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Similarly contained, similarly anxious and similarly revealing of our wants and perceptions, James Ward Byrkit’s heady dinner party sci-fi thriller Coherence is one of the best films of the year. Largely improvised (according to an outline and structure) over five nights and shot in sequence, Coherence feels like achievement. It’s too tight, too viscerally thrilling for such a shoestring and deceptively loose production. The film sees eight friends meet for a dinner party on the night of a comet’s passing. As such, it creates a supernatural event and when the power goes out, a lonely, brightly lit home down the street reveals the same gathering—doppelgangers. Though using “Schrodinger’s Cat” and Quantum Theory as catalysts, Coherence is far more about how we perceive or idealize our friendships, as well as the journey of Em (Emily Baldoni) throughout its phenomena. Defined by dissatisfaction and haunted by indecision, Em attempts to take control of Coherence’s otherworldly revelations in startling manner, arriving at a place of sad reality.

• Cold in July (dir. Jim Mickle)

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Jim Mickle gets better and better. 2013’s We Are What We Are was pitch-perfect American Gothic about familial and American tradition. In 2014, he went south for one of the best and most purely entertaining genre films of the year: Cold in July. Writing with frequent partner Nick Damici and basing their script on the work of another genre great, Joe R. Lansdale, Cold in July is tough shit. It’s a sweaty Texas noir; a gaze-into-abyss men-on-a-mission that’s beefed up by an unexpected twist, gristly action, a delightful turn from Don Johnson and a stunner of a synth score from Jeff Grace. It pops like a can of beer.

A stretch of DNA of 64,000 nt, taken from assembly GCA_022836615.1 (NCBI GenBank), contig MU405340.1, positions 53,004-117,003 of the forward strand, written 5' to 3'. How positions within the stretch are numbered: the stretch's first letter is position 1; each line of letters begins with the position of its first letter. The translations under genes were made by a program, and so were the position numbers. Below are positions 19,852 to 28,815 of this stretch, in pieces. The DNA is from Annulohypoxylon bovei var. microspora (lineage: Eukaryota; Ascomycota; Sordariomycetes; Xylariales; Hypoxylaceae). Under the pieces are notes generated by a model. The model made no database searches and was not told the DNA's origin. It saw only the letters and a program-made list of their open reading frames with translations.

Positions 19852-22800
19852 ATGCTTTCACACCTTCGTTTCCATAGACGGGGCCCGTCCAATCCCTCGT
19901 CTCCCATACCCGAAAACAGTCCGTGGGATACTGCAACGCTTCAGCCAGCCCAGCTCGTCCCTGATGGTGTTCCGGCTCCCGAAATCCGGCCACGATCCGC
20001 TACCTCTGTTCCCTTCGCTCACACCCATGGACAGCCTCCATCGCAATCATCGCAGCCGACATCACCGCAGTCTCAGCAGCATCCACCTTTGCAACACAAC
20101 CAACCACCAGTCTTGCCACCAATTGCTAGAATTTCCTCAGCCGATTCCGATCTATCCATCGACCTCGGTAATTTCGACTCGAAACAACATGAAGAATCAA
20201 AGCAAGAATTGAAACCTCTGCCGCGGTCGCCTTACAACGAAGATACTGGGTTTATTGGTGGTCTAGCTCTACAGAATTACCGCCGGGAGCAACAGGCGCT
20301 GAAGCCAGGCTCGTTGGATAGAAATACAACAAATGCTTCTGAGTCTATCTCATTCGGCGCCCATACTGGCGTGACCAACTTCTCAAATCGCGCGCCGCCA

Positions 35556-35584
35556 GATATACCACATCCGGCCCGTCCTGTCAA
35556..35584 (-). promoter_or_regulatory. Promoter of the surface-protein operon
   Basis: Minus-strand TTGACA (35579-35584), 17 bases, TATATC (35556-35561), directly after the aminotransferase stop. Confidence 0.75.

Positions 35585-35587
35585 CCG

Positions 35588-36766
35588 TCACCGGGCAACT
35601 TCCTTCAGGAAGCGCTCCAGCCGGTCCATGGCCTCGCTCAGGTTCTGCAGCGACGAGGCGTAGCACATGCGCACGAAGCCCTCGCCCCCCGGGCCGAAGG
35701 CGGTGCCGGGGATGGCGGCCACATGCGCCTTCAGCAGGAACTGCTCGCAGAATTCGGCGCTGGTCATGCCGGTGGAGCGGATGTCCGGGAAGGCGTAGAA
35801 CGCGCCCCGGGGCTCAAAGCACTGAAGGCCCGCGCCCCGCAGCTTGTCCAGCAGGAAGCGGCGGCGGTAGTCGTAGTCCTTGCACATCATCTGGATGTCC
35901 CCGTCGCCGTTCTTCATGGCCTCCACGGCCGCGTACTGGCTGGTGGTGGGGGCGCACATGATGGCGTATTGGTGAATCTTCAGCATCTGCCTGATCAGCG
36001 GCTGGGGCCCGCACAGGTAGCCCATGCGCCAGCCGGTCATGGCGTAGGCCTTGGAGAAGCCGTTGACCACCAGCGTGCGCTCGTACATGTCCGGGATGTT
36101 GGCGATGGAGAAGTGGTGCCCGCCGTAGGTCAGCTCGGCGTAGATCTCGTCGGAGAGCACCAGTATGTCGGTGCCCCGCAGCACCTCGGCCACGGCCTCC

• A Field in England (dir. Ben Wheatley)

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I think Ben Wheatley is the most exciting filmmaker going. His work is playful, scary, stylish and darkly funny. It’s both immediate and grand, and while the films are ultimately different, they all manage to take on a primal, ancient air. Here, he engages directly with that, crafting a surreal, pagan period piece wholly enrapturing and unexpected on first view, and which subsequently unfurls upon return. Presented as a film of “magic and madness,” it is also one of many possibilities, from vastly different interpretation to whether or not one will view it as informed by everything the director’s created until now. For those that do, it seems absolutely a culmination, one that allows the overspill of mystical air and dark energy that’s hung over, both heavily and not, Down Terrace, Kill List and Sighteers. What’s more, A Field in England is truly weird. Its psychotropic imagery plays as spectacle, but musical interludes, painterly tableaus and harsh sound design really amp the offsetting vibe.

• A Girl Walks Home Alone at Night (dir. Ana Lily Amirpour)

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2014’s most swooning film is another stirring debut. A Girl Walks Home Alone at Night is a black-and-white disco ball exploding, revealing director Ana Lily Amirpour’s brain. Her cultural influences (film, music, heritage) dance together in a tale both cinematic in anamorphic construct and because its setting and characters can only live onscreen. Amirpour, vampires, Lynchian cool, feminism, Sergio Leone cues, post punk and Iran converge in a story of convergence. Converging and connecting are key, and in the eyes of Amirpour, very, very cool.